Even though we as nurses need to be on our computers, charting patient experiences… we can blend the science with the art and have an effect on patient satisfaction.

3. Nurse Satisfaction

The profession of nursing is tough. We have extremely busy work. It feels as though, when we leave our shift, we question did we even get to make a difference in a patient’s life today.

Guess what?

The art of nursing can impact your satisfaction with your nursing career.

One of the component’s of burnout is experiencing a disconnect. This means that the nurse leave work and can no longer connect with the joy or purpose of their role. Sad.

By inviting more of the art into a nursing career, you can re-energize the spirit of nursing alive within you!

Above, in the patient satisfaction content, we talked about pausing and coming present with patients. You can do something similar to invite more appreciation to your nursing practice.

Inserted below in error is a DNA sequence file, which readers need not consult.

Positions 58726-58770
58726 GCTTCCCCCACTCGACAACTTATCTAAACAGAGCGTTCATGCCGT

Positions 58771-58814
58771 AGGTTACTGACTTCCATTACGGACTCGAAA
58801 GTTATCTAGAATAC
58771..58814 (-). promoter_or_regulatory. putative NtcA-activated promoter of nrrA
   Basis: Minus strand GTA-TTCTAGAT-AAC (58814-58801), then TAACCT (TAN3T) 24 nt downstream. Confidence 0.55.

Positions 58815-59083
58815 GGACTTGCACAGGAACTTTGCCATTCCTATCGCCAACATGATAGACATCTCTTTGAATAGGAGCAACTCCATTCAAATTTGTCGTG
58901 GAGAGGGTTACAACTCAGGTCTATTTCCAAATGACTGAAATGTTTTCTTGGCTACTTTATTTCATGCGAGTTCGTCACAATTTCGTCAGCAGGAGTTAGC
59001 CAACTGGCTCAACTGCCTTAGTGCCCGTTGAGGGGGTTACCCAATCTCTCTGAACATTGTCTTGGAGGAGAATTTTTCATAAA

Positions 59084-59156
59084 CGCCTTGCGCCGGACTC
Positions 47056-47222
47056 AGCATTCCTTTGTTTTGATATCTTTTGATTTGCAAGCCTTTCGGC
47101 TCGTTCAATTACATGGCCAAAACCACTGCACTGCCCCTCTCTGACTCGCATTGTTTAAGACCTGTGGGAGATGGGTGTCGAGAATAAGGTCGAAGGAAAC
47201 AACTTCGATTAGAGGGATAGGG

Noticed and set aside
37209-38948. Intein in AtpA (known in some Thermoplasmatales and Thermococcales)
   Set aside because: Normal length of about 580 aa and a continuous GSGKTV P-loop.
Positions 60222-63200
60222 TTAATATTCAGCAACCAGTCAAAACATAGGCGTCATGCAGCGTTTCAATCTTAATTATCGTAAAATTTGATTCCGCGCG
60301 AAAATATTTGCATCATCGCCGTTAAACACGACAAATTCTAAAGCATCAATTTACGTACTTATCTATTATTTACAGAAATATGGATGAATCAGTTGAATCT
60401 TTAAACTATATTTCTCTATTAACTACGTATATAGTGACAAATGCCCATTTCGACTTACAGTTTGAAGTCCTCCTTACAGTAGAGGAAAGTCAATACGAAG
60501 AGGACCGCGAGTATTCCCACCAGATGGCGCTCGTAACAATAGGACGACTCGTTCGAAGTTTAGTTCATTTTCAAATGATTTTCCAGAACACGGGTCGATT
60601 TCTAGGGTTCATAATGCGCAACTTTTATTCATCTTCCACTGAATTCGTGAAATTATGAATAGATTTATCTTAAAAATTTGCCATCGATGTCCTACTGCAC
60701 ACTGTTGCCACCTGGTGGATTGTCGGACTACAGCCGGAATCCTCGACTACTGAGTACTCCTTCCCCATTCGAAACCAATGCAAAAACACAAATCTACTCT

Savor the good patient encounters. Any time a patient says “thank you” or has a successful outcome, bask in that feeling. Celebrate it publicly and privately. Go home and write about it in a journal. Keep a box filled with ideal patient encounters to come back to and review.

Reflect on why you are a nurse. What was the reason you entered the profession? Why do you enjoy nursing? What is it about your nursing career that you do appreciate?

There is an art to enjoying nursing overtime. It is called nursing from within and it is about remembering the joy of being a nurse again.

OK! Let’s hear from you. What does the art of nursing have to do with the patient experience? What is another way that you see these two linked? Share a comment below and thanks for reading! 

Elizabeth Scala, MSN/MBA, RNAbout the Author: Keynote speaker and virtual conference host, Elizabeth Scala MSN/MBA, RN, partners with hospitals, nursing schools, and nurse associations to transform the field of nursing from the inside out. As the bestselling author of ‘Nursing from Within’, Elizabeth guides nurses and nursing students to a change in perspective, helping them make the inner shift needed to better maneuver the sometimes challenging realities of being a caregiver. Elizabeth received her dual master’s degree from Johns Hopkins University. She is also a certified coach and Reiki Master Teacher. Elizabeth lives in Maryland with her supportive husband and playful pit bull.